While the idea of leveraging heat from a cold river might seem surprising – especially in the Northern Hemisphere – the science behind it is rigorous.  Although we might feel that water at 5°C is quite cold, in thermodynamics, harnessing a river at 5°C is more about the grade of heat. We can quite comfortably take the 5°C from the water into the heat pump and return it at 2°C – this is enough for the heat pump to operate and in fact, a considerable heat gain. By using this temperature difference we are able to abstract water from rivers and oceans and use this to boil off the refrigerant in the evaporator and then compress the gas to 110°C which allows us to produce up to 85°C hot water.

What’s more, the quantities of water being cooled are such that the overall effect on the river and the aquatic life within it is negligible; What’s more, the reality of global warming means that any reduction in river temperature (no matter how small) is actually beneficial for the environment.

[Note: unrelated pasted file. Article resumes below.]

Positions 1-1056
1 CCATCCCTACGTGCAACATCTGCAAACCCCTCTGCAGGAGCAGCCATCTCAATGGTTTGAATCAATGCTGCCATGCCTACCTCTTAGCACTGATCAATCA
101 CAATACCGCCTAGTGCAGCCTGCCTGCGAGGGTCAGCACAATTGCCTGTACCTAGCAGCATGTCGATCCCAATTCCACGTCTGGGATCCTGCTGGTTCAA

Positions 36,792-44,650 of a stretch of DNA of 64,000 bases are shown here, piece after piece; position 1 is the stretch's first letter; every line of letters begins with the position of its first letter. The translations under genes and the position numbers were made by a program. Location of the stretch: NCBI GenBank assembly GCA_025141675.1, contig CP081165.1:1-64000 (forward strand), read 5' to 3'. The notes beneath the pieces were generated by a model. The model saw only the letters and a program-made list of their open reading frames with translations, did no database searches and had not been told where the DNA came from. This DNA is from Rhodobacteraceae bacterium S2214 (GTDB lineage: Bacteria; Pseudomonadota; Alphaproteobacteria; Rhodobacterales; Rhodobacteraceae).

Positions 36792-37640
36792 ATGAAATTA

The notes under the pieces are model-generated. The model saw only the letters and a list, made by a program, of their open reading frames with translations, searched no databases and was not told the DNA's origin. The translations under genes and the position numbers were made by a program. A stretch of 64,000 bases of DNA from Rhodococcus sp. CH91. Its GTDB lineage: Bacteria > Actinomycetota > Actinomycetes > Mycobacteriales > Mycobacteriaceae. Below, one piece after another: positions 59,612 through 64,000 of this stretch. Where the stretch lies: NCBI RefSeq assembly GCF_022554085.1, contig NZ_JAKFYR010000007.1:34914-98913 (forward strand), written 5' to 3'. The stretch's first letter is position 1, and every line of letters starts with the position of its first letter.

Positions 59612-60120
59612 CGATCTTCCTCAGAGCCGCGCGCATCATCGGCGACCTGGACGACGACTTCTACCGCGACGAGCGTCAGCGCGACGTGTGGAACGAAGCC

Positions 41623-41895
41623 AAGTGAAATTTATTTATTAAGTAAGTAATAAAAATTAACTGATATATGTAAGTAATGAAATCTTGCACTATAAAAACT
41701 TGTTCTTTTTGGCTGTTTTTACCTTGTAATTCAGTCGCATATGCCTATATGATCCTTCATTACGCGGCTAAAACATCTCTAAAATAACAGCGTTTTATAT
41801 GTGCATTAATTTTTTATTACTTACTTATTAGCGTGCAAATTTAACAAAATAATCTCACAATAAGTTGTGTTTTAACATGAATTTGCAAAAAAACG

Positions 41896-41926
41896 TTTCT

Generally speaking, there are three distinct types of heat pumps: those which abstract water via an open loop, closed loop or break loop. Open loops abstract the water directly into the heat evaporator, while closed loops utilise coiled pipework with a glycol solution that is positioned on the riverbed. Meanwhile, break loops send the water to a heat exchanger, where a glycol loop awaits it on the other side, thus precluding direct contact between the water and the evaporator.

Clydebank Energy Centre where Star’s water source heat pumps for district heating are housed

How does the underwater element of the heat pump function?

There are many practical factors to consider when deciding upon the location of a river water ammonia heat pump, since the depth, flow rates, tidal fluctuations and ownership of the body of water will all have a bearing on its positioning and performance. What’s more, keeping it clean from silt, sediment and microscopic river life is a priority, with mussels and mussel seeds (which can measure 20 microns, or 0.02mm, in length) some of the toughest challenges to overcome.